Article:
Fishing levels can destroy or save coral reef ecosystems
A new study from UC Boulder has produced the first evidence that coral reefs are highly sensitive to how quickly a target fishing level is reached. The researchers found that when fishing is increased too rapidly, it can cause entire reef ecosystems to collapse.
Many fisheries set target fishing levels in an effort to maximize harvest while maintaining long-term sustainability. It would seem that target fishing levels should be approached as quickly as possible.
However, the results of the study suggest that fishing levels should be reached more slowly to protect reef communities. “The ecosystem depends on the pace at which the environment is changing, not just the magnitude,” explained study lead author Mike Gil.
In previous studies, Gil determined that fish look to each other to assess the risk of venturing out to eat algae from a patch of reef. With more fish at a location, it appears safer and additional fish are likely to join the feast.
This type of feedback loop also works in the other direction. If there are not many fish at a location on the reef, other fish are deterred because it does not seem safe.
“This feedback makes the ecosystem more prone to collapse under fishing pressure but also more prone to recovery as fishing is reduced. Social fish essentially cause the ecosystem to be much more sensitive, overall, and to be hypersensitive to exactly how quickly we remove fish,” said Gil.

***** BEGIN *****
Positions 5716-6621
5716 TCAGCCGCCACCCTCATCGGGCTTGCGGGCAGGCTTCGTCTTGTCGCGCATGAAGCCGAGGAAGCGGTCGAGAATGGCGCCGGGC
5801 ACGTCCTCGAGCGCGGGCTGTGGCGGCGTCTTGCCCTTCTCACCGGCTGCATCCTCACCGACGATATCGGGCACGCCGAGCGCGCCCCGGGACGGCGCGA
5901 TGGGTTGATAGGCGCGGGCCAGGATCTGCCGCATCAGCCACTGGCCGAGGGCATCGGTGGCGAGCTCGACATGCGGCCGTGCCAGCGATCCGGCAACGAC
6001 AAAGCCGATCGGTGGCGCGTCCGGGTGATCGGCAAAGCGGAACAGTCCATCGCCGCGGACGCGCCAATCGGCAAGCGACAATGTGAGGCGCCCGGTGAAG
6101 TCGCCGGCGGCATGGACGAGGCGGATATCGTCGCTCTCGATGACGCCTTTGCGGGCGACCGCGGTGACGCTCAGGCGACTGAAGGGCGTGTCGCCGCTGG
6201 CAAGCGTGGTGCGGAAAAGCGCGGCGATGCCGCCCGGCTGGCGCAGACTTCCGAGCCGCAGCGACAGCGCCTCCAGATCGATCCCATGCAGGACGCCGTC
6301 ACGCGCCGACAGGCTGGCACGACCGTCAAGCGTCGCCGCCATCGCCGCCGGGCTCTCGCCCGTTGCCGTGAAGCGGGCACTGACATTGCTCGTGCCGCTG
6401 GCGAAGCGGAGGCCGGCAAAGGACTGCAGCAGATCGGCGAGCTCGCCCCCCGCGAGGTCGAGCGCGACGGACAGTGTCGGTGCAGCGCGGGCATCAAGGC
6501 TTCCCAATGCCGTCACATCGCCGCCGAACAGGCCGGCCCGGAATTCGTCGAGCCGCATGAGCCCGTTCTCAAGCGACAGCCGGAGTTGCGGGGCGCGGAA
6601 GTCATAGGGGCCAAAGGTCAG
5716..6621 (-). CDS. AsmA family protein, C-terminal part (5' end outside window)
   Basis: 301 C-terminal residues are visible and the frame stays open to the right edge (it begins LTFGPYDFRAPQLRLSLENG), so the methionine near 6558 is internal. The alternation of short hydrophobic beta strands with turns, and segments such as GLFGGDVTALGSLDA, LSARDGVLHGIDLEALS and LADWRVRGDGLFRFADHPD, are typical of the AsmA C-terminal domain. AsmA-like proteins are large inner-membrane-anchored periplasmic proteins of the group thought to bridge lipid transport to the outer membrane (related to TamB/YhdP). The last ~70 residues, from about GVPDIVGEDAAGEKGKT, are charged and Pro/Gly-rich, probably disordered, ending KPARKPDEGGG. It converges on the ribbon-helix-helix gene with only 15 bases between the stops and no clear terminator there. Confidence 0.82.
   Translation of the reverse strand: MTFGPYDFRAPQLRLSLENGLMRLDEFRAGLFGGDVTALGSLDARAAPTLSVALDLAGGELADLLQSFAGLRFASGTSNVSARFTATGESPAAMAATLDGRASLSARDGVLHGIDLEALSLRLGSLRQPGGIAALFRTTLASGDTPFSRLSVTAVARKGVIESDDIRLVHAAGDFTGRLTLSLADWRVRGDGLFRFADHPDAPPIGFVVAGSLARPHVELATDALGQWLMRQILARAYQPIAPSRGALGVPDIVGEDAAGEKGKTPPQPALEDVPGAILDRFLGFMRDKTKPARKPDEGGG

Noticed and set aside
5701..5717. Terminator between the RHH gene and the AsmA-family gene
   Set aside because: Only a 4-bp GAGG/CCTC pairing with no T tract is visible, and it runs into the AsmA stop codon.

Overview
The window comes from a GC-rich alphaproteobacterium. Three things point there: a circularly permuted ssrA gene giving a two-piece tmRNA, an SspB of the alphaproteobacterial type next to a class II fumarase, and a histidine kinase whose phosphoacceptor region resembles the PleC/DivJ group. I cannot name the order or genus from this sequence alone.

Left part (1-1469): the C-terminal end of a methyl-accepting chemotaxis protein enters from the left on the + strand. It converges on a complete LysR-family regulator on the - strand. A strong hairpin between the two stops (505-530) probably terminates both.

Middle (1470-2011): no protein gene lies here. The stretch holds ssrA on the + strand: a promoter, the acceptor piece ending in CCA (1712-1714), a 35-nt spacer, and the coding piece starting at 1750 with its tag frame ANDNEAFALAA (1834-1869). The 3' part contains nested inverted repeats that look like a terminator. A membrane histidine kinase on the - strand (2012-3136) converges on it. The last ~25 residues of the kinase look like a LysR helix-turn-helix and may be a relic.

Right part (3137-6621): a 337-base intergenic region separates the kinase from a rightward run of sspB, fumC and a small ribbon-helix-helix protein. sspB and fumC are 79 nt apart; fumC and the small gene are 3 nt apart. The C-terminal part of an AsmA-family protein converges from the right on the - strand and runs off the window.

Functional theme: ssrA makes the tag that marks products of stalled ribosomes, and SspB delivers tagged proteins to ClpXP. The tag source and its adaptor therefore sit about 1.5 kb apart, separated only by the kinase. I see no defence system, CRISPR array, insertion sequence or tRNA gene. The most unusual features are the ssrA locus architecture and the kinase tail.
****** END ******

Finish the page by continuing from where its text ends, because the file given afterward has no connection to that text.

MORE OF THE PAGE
The researchers used extensive datasets on reef fish behavior as well as artificial intelligence to track exactly what each fish did and saw every second.
“We’ve shown that an animal that maybe a lot of folks would assume is kind of dumb is, in fact, embedded in a social network and is highly influenced by its neighbors, just like humans,” said Gil.
Even fish of different species were found to pay close attention to each other, looking for clues as to when it was safe to wander out into dangerous parts of the reef. The fish also stay longer and eat more in these exposed areas when there are larger numbers of fish around.
The new details on how fast fish can be sustainably harvested can inform local and regional scale management decisions that deal with fishing quotas.
Beyond the pressures of fishing, reefs also face other human-induced environmental changes such as nutrient pollution and ocean warming, which has severely damaged reefs worldwide.
“Coral reefs are incredibly tough, resilient ecosystems, but they are not so tough in the face of many challenges happening simultaneously,” said Gil.
“As ecologists, we’re trying to understand why we see what we see when we step into nature. And if we understand how these ecosystems function, we can effectively manage them and keep them around for future generations.”
The study is published in the journal Proceedings of the National Academy of Sciences.